Wall Street scandals are starting to feel like Groundhog Day.
It seems every day we wake up and another thunderbolt comes hurtling from the sky. First Lehman Brothers fell, Merrill Lynch was sold, and then Indy Bank collapsed. Right on the heels of those scandals came Bernie Madoff and his profit-gutting pyramid scheme.
Today, it’s another banner headline: Stanford Financial Group is being investigated for fraud by the U.S. Securities and Exchange Commission. A centerpiece of the investigation is whether Stanford International Bank fraudulently sold $8 billion in CDs "by promising high return rates that exceed those available through true certificates of deposits offered by traditional banks,” according to an SEC statement. One investor interviewed by Reuters yesterday said he was promised an 8% return on his bank CD: an extremely high - and unlikely – rate for a certificate of deposit.
Once again, another Wall Street scandal begs the question: is your money safe? This time, it’s the stability of the once staid but solid bank CD that’s being called into question.
How can you be sure that your bank CD is safe? Let’s take a look under the hood:
First, the good news. All bank deposits, including bank CDs, are covered up to $250,000 by the U.S. Government’s Federal Deposit Insurance Corporation. That’s a step up from the old number, $100,000, but it may be temporary. The FDIC upped its coverage ante after the big bank scare of 2008. Here’s what the FDIC’s web site says about the change:
“Deposits at FDIC-insured institutions are insured up to at least $250,000 per depositor until December 31, 2009. On January 1, 2010, FDIC deposit insurance for all deposit accounts—except for certain retirement accounts—will return to at least $100,000 per depositor. Insurance coverage for certain retirement accounts, which include all IRA deposit accounts, was increased permanently to $250,000 per depositor in 2006.”
CDs are covered by the FDIC under several types of accounts; primarily single ownership and joint ownership accounts. Each is insured for up to $250,000. But loopholes abound. For example, a husband and a wife could set up separate bank accounts and, in the process, qualify for $500,000 worth of FDIC insurance.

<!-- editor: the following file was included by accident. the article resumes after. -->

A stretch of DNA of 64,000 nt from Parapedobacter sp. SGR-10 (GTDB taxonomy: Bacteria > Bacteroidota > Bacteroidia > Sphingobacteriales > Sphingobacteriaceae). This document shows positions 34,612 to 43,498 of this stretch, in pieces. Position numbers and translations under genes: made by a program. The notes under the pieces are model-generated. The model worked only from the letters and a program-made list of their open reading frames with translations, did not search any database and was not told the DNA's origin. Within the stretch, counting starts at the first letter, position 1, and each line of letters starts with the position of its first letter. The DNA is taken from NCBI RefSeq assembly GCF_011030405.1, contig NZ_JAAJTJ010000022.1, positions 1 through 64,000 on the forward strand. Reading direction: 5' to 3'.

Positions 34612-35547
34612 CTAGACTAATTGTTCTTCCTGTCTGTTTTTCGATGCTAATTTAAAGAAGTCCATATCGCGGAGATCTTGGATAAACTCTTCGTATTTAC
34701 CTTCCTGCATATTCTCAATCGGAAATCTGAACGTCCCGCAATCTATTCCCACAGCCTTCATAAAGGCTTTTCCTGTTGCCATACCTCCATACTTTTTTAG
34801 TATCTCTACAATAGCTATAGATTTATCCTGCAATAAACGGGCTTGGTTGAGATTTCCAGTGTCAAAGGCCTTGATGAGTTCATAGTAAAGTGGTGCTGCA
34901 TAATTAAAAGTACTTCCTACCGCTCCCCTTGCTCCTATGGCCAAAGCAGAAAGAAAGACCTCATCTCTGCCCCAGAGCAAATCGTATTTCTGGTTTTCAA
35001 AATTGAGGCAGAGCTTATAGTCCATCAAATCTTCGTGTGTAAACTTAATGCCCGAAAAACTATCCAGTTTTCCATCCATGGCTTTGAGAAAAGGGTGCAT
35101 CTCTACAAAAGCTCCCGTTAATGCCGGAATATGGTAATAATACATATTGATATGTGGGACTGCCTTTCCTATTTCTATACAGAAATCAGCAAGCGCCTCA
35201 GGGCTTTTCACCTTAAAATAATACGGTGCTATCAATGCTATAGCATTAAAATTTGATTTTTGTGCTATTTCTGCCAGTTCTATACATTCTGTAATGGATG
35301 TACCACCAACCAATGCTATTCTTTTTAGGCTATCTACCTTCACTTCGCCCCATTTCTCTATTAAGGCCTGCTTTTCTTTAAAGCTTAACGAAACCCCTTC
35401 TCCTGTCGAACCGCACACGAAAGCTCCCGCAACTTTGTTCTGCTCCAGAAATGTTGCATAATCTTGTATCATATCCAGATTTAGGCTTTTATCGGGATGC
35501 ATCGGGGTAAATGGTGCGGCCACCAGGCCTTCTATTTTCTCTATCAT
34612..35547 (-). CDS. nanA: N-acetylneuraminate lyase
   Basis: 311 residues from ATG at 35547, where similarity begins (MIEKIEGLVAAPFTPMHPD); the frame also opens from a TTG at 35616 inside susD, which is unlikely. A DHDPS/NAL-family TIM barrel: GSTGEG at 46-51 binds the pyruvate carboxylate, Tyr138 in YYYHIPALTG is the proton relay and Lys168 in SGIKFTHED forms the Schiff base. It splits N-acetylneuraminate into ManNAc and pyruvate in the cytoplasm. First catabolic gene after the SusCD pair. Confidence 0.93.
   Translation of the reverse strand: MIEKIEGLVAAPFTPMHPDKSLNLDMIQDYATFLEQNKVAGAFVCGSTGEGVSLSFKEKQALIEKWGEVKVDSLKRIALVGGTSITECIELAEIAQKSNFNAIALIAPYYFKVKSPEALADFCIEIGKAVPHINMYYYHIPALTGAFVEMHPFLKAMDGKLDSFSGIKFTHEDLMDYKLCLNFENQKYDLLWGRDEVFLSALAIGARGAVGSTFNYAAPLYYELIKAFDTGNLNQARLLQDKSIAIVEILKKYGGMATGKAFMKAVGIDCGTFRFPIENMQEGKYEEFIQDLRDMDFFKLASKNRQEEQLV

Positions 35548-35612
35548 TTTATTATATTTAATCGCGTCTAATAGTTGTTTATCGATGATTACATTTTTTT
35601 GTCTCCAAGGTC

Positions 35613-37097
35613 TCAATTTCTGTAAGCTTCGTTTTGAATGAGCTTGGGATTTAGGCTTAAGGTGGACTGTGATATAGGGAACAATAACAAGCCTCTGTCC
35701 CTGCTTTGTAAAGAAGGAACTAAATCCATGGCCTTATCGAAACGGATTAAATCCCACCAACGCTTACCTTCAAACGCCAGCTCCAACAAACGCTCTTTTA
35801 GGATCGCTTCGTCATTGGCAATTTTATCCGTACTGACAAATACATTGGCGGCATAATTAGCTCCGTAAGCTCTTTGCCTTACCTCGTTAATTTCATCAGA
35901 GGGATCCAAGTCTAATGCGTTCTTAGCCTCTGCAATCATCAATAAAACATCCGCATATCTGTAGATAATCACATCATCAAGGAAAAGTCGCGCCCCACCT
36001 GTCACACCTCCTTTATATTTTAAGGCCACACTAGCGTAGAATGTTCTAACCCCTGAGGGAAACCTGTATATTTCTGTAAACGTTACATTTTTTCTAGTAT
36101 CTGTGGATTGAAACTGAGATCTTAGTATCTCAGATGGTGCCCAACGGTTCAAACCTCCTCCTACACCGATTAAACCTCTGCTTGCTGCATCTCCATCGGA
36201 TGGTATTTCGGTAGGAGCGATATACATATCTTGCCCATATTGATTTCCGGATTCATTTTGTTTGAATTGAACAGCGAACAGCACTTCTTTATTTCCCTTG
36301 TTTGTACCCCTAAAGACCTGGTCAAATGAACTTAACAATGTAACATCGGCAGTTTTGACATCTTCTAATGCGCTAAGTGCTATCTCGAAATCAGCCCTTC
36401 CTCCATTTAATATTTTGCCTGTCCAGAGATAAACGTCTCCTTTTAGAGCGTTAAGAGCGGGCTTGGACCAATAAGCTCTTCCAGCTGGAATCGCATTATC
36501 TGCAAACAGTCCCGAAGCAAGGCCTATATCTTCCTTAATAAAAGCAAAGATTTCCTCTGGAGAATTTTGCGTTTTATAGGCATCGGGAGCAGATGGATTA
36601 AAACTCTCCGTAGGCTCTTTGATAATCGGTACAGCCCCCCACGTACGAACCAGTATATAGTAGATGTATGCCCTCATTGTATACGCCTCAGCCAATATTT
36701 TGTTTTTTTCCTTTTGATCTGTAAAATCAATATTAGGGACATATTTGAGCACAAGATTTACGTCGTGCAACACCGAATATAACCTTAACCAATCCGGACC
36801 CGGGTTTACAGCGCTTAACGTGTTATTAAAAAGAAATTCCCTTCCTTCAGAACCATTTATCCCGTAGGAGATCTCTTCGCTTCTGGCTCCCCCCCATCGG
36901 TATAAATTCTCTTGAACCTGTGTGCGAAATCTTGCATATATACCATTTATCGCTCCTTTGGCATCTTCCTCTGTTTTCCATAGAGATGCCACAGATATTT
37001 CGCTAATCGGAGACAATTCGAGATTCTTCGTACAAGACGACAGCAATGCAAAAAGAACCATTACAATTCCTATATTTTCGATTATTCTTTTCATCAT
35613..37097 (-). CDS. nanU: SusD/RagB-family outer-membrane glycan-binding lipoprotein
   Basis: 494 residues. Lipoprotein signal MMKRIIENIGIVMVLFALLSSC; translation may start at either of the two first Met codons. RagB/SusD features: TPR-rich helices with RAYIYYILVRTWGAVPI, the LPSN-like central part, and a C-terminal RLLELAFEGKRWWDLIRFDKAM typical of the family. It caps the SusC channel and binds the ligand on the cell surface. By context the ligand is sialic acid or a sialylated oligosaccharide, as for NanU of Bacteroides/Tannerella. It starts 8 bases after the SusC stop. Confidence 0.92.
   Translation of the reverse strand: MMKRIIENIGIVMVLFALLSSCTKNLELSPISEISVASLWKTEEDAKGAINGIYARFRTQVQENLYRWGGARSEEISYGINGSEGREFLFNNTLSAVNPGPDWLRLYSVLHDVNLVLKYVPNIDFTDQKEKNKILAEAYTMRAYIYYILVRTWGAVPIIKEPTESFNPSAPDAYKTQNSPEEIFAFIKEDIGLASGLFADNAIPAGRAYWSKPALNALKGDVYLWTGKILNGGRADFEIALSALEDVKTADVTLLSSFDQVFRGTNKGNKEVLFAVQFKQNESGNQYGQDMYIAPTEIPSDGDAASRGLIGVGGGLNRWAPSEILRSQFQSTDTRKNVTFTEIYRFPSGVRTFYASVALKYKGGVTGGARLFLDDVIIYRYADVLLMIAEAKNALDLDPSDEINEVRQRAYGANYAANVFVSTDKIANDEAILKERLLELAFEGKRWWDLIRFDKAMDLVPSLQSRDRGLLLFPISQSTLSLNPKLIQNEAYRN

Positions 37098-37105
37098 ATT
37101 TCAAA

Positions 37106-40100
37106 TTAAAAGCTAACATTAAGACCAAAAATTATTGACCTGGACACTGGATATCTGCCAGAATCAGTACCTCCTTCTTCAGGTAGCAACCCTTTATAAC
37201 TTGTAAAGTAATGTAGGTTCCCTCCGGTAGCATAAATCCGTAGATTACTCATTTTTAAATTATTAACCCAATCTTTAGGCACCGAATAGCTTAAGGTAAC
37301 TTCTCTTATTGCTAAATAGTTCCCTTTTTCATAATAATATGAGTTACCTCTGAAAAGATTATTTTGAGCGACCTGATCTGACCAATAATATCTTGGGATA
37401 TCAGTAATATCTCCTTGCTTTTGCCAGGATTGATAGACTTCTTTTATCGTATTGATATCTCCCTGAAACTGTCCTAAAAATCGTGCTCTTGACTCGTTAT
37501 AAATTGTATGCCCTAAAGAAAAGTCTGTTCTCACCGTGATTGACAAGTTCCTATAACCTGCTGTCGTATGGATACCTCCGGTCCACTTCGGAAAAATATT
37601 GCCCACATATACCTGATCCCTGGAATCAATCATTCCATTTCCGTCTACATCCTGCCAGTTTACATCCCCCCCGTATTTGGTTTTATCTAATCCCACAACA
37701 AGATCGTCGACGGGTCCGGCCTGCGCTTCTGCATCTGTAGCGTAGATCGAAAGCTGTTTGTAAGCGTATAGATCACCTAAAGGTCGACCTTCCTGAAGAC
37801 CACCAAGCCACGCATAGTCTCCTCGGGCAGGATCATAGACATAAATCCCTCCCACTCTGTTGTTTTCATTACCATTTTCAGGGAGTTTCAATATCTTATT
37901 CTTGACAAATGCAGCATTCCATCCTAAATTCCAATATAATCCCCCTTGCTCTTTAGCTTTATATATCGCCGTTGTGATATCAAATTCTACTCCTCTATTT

Check your coverage. FDIC coverage is fluid and dynamic and things can change all the time. For example, if your bank merges with another financial institution where you hold a CD, your insurance could be negatively impacted. Lifestyle events – a divorce, or a death in the family, could also impact your FDIC coverage. For a closer look at what the FDIC covers, check out its booklet on the topic.
Calculate what you have under deposit. This one’s a no-brainer. To find out what coverage you can expect from the FDIC based on your CD/bank account activity, once again visit the FDIC’s web site where you’ll find the agency’s Electronic Deposit Insurance Estimator (EDIE).
Get a monthly check. Let’s say that you have $250,000 in a bank CD and the bank fails. Under that scenario, you could lose the interest you’ve gained if that interest pushes you over the $250,000 mark. But here’s a slick move. To avoid that risk, have your current bank send you a monthly check on the interest.
Check your bank’s “safety” factor. I’m a big fan of getting out ahead of a financial problem. So checking to see how safe your bank might be is another no-brainer. We make that easy at TheStreet.com, where you can review your bank’s financial rating. Not only can you check your banks’ safety rating, you can also download a thorough report that digs deeper. With our ratings system, banks can run but they can’t hide.
If your bank fails. Stanford International Bank CD customers might find out the hard way what happens if a bank goes under. Usually a bank failure results in another bank swooping in and grabbing its assets. By and large, the new bank will honor the CD until its maturity date – but it doesn’t have to. No matter what, your new bank will get in touch with you and let you know.
As Stanford investors are discovering today, seeing your bank on the precipice can be traumatic. But if you know where you stand, and take preventive measures, you and your bank CDs can avoid the same fate.
In the process, you’ll do your part to break that Groundhog Day cycle.
Brian O’Connell contributed to this article.